President Barack Obama is a good fellow at work in a difficult era, to say the least. So this post is not intended to be a slam on the president. Still, it is a good idea for Obama to be much more cautious when he draws from conventional wisdom, and the word of aides, to publicly express his view that a big energy sector is safe.
You’ll recall that on March 31, 2010, President Obama announced the government would open much of the Atlantic coastline and the eastern Gulf of Mexico to oil and gas exploration, deeming the benefits to the economy and security higher than the risks. Three weeks later the Deepwater Horizon exploded, releasing a torrent of oil into the Gulf.
Then in January, the president called for tripling public financing for new nuclear power plants in the State of the Union, and in public statements before and afterwards cited Japan’s long record as evidence that nuclear-generated electricity was safe. Seven weeks later, after being struck by an earthquake and tsunami, Japan’s 4,696 mw Fukushima Daiichi nuclear plant is completely destroyed and leaking life-threatening levels of radiation.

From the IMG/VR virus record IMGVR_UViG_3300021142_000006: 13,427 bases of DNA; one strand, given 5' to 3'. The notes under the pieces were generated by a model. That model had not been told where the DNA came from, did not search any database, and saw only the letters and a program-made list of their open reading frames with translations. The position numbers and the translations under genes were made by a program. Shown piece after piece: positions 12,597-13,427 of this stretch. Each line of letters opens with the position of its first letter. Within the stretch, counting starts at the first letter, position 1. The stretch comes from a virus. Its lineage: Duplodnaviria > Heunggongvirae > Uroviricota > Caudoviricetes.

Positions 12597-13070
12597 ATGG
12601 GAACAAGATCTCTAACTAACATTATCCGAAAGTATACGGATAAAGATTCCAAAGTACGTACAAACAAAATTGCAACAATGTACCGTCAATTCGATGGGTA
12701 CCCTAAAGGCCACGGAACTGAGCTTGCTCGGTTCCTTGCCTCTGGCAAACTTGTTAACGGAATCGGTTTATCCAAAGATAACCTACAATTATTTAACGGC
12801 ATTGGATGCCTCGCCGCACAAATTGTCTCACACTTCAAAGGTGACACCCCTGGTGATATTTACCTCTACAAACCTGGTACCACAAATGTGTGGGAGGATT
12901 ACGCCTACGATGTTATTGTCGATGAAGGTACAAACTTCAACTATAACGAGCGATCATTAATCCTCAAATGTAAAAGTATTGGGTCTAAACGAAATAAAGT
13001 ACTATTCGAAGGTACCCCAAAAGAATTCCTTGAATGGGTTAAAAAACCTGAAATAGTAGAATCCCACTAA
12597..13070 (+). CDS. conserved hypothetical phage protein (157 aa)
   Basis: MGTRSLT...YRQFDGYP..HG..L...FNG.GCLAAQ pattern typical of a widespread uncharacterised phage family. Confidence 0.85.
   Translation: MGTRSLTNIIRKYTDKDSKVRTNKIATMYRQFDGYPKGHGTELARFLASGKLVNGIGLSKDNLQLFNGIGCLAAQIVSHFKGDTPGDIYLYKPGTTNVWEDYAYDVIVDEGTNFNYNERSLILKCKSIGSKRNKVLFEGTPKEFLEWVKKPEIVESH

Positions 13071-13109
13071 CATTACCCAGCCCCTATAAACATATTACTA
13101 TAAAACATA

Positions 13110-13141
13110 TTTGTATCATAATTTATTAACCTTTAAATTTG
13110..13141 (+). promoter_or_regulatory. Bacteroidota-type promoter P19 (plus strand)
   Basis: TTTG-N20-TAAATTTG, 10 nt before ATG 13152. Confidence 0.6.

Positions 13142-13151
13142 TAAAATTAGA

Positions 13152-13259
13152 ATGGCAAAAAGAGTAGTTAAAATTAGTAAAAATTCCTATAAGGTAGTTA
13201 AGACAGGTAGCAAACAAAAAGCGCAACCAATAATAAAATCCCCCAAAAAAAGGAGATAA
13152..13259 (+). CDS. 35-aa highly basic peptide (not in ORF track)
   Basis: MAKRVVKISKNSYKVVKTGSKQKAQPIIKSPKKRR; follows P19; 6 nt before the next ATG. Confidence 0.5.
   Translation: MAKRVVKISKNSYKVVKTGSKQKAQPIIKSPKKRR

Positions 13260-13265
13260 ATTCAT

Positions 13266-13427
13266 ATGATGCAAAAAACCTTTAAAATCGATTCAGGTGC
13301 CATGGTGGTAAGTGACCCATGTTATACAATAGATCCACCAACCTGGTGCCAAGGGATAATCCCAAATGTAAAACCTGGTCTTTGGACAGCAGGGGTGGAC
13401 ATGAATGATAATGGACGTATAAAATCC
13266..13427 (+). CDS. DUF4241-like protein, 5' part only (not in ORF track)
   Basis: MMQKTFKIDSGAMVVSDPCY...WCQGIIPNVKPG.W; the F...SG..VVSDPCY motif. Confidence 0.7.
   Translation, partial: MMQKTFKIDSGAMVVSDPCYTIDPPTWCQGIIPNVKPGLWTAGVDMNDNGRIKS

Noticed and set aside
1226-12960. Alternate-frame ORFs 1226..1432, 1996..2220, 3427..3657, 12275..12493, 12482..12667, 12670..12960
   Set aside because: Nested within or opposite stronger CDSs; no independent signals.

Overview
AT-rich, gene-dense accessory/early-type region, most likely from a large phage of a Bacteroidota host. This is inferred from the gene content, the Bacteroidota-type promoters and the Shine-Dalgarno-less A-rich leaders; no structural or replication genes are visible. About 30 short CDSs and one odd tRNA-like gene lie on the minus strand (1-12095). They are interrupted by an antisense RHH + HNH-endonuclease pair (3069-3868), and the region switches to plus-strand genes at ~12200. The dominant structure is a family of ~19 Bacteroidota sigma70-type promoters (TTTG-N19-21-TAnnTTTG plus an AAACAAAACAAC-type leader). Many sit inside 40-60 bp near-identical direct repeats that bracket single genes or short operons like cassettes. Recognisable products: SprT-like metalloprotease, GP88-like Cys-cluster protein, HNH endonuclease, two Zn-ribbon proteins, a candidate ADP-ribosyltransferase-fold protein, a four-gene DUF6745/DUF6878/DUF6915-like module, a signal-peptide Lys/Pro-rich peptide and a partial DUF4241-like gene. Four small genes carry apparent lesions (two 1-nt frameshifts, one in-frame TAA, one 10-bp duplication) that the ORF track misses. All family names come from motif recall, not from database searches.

The Telegraph is reporting that Japan was warned about the vulnerability of its nuclear plants and that “an official from the International Atomic Energy Agency (IAEA) said in December 2008 that safety rules were out of date and strong earthquakes would pose a “serious problem” for nuclear power stations,” in Japan.
The Fukushima plant, by the way, is the 27th largest power generating installation in the world, the 12th largest nuclear station globally, and the second largest nuclear plant in Japan. It’s also one of the oldest nuclear plants in Japan.
— Keith Schneider